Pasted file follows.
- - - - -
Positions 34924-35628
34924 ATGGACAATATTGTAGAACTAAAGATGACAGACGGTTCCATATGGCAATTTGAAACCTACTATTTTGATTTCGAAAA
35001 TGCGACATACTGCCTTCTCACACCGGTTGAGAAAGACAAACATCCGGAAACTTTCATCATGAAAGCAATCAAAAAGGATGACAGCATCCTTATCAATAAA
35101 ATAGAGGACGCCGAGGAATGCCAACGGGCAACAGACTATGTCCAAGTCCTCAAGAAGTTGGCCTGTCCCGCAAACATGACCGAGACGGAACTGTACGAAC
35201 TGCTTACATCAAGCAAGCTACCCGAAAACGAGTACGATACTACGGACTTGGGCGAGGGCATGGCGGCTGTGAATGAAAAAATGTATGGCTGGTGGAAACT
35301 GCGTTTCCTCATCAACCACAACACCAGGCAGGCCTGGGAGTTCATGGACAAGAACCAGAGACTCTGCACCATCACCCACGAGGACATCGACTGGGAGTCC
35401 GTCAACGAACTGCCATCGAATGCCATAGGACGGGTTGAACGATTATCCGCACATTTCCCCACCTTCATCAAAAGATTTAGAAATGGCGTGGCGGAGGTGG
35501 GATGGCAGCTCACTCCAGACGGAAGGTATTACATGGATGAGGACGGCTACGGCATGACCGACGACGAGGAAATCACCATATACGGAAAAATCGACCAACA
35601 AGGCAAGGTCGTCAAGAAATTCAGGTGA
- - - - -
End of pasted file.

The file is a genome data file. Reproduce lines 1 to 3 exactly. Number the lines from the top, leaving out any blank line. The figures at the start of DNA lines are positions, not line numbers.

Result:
Positions 34924-35628
34924 ATGGACAATATTGTAGAACTAAAGATGACAGACGGTTCCATATGGCAATTTGAAACCTACTATTTTGATTTCGAAAA
35001 TGCGACATACTGCCTTCTCACACCGGTTGAGAAAGACAAACATCCGGAAACTTTCATCATGAAAGCAATCAAAAAGGATGACAGCATCCTTATCAATAAA